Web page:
Architect: Unknown (301 South Broad); attributed to Abraham Levy (311 South Broad)
The Story: Kenny Gamble and Leon Huff crafted an indelible mark on music history with The Sound of Philadelphia. In 1971, Gamble & Huff’s Philadelphia International Records moved in to 301-301 South Broad Street, keeping offices there until a fire destroyed much of the building in 2010. A gift shop for the record company existed on the ground floor next to Utrecht Art Supply, which was bought out and closed by Dick Blick. Next door, across tiny Cypress Street, the handsome three-story building at 311 South Broad opened in 1910 as Superior Laboratories and lived a number of lives including the popular midcentury nightclub Piccadilly Dine-n-Dance, the campaign headquarters for Philadelphia’s first African American mayor, Wilson Goode, and most recently, as the backdrop for the 2013 PHS Pop-up Garden. The two buildings, along with the half-block of Cypress Street to Juniper, have been removed to make way for a 47-story hotel developed by South Broad vet Dranoff Properties and SBE. As news of the development broke, special care was given to name it “SLS International” as a nod to Philadelphia International Records, but now, it’s officially SLS Lux.
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Name: New Hope Temple Baptist Church (née Union Baptist Church)
Address: 711 South 12th Street, Hawthorne
Architect: David S. Gendell, Thomas Bennett
The Story: Especially with old churches, it’s formulaic: a dwindling congregation accepts a buyout from a developer with deep pockets, developer demolishes single large church property, developer builds multiple single-family homes. In this case, the twelve homes going up will replace the church where groundbreaking contralto Marian Anderson first learned to sing.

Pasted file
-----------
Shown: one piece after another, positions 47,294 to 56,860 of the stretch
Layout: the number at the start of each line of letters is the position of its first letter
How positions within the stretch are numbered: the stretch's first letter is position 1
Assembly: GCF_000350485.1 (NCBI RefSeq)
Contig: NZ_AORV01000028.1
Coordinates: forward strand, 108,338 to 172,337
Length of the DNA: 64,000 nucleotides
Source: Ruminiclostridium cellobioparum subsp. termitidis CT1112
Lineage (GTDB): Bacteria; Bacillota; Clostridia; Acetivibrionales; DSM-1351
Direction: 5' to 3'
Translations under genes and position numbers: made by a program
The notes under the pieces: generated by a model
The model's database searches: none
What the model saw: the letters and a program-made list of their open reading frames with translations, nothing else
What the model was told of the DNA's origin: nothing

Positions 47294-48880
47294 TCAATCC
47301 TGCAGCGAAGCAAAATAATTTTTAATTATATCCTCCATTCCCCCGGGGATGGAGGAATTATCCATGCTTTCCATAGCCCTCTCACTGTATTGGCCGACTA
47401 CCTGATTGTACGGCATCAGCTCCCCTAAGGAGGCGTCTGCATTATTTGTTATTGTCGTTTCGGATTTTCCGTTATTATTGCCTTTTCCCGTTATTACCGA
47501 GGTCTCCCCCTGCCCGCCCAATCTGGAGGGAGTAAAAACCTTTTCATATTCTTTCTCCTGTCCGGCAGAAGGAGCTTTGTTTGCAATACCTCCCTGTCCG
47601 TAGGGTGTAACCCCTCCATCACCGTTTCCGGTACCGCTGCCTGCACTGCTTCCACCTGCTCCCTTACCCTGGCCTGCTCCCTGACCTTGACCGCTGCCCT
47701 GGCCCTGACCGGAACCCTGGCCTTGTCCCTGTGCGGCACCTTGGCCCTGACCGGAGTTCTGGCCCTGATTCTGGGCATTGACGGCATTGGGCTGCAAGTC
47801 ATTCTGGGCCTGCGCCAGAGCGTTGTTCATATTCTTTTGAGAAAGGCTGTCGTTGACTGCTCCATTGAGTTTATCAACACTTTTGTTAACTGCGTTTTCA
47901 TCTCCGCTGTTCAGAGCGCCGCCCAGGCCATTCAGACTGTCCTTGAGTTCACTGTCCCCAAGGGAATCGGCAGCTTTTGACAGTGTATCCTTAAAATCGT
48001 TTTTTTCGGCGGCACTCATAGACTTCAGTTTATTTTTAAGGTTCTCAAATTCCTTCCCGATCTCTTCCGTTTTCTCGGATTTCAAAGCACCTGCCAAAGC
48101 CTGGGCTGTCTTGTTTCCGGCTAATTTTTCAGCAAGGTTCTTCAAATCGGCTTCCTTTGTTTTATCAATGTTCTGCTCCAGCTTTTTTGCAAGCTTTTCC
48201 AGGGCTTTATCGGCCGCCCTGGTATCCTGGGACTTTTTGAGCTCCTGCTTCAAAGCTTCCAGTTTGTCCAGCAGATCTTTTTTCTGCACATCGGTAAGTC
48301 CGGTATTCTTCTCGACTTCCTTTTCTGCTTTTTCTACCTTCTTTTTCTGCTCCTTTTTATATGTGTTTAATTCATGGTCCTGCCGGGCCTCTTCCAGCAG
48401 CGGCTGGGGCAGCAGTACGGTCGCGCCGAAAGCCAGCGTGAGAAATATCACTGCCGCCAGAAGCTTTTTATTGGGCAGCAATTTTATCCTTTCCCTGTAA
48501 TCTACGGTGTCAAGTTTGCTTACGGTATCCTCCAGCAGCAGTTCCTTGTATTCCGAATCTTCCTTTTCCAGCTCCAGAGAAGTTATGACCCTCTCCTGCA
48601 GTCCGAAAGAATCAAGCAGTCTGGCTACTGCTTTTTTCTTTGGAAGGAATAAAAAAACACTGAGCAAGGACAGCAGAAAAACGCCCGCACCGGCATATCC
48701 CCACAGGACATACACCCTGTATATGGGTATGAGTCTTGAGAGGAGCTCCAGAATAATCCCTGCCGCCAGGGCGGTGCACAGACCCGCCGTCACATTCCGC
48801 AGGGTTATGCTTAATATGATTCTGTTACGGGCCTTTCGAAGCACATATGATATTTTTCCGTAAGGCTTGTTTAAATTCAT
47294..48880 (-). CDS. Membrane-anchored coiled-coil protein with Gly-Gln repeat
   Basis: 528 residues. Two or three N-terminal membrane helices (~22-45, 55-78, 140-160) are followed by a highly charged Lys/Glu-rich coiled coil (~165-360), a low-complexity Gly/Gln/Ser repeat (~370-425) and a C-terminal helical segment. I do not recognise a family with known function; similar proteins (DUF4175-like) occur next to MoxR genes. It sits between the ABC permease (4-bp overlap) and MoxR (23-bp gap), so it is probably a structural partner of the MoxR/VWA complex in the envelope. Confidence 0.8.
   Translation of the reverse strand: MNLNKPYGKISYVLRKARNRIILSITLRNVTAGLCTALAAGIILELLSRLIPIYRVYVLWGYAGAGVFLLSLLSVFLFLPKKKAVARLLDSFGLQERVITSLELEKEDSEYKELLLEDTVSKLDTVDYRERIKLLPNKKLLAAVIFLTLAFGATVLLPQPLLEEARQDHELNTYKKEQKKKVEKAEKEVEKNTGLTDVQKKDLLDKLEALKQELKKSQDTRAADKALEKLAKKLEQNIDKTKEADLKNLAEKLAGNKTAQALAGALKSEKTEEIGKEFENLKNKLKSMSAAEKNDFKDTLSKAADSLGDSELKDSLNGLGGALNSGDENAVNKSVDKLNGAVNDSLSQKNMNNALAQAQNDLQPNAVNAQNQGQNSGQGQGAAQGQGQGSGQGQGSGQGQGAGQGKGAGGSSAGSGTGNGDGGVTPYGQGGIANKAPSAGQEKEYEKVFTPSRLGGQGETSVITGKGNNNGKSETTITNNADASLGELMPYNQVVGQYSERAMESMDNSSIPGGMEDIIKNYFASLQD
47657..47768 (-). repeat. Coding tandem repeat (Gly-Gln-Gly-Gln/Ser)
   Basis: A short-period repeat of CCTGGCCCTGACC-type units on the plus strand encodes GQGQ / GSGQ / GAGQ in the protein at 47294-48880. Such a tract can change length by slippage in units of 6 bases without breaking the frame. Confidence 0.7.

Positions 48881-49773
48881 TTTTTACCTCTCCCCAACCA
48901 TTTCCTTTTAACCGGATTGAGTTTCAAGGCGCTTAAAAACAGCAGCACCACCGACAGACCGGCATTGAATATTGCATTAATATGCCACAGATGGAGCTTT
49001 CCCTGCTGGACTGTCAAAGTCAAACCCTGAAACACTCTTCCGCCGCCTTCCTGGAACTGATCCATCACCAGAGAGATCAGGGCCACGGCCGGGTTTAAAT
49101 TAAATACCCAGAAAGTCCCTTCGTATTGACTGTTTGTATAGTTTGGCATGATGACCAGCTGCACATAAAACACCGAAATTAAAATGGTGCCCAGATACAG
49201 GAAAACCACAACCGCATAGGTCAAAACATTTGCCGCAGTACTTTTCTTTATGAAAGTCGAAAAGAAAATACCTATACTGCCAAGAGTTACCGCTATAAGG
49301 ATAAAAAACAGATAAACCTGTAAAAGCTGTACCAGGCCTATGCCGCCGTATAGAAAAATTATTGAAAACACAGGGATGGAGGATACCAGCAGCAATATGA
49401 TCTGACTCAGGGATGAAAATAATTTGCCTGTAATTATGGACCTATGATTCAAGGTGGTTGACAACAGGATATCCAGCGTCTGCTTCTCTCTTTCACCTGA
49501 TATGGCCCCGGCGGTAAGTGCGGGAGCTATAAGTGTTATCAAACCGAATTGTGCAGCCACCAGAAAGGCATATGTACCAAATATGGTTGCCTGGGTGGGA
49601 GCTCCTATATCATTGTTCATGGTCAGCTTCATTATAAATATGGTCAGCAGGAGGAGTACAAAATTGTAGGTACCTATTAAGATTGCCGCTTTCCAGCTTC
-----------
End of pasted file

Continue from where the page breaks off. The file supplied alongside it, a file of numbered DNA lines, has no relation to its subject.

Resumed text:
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Name: Tourison’s Hall
Address: 6656 Germantown Avenue, Mt. Airy
The Story: Though it was a contributing building in the Colonial Germantown Historic District, the National Historic Landmark District designation held no bearing in its preservation, and with notable support within the neighborhood, Martin Elfant Real Estate has demolished the Romanesque Revival structure. Replacing it is a four-story, 28-unit apartment building with retail space on the ground floor aimed at millennial renters.
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Name: Old Medical School Building, Temple University
Address: 3400 North Broad Street, North Philadelphia
Architect: William H. Lee
The Story: Temple University’s long legacy of demolition spares no one, not even the school’s birthplace at Grace Baptist Church (which moved to the namesake landmark Baptist Temple on Broad Street in 1891). Temple’s demolitions even happen when there are “no definite plans,” as was the case here, the first major building at what’s now known as Temple University Health Sciences campus, north of the main campus on North Broad Street. An empty lot remains at the corner of Broad and Ontario where the seven-story neoclassical building stood.
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Name: Barton Hall, Temple University
Address: 1941 Liacouras Walk, North Philadelphia
Architect: Nolen & Swinburne
The Story: In the case of Barton Hall, however, the demolition recognizes a plan that was outdated at best. Hidden City contributor Rachel Hildebrandt put together a painstaking—and painful—look at Temple’s demolition history back in March. In it, she profiled the university’s 1955 master plan by Nolen & Swinburne Associates, which openly complained that the “squeeze of the slum area is becoming intolerable.” That thinly veiled swipe at North Philly’s changing demographics resulted in the gutting of a once-pastoral cemetery and several landmarks, including Grace Baptist Church and multiple blocks of Park Avenue. Barton Hall, one of Nolen & Swinburne’s own utilitarian buildings to replace these old sites, has come down to make way for Temple’s new central library. A major new landmark for not only Temple but also for Philadelphia’s architectural pride, the library’s design comes from Snøhetta. It will front a new quad on campus, after originally being planned for North Broad Street.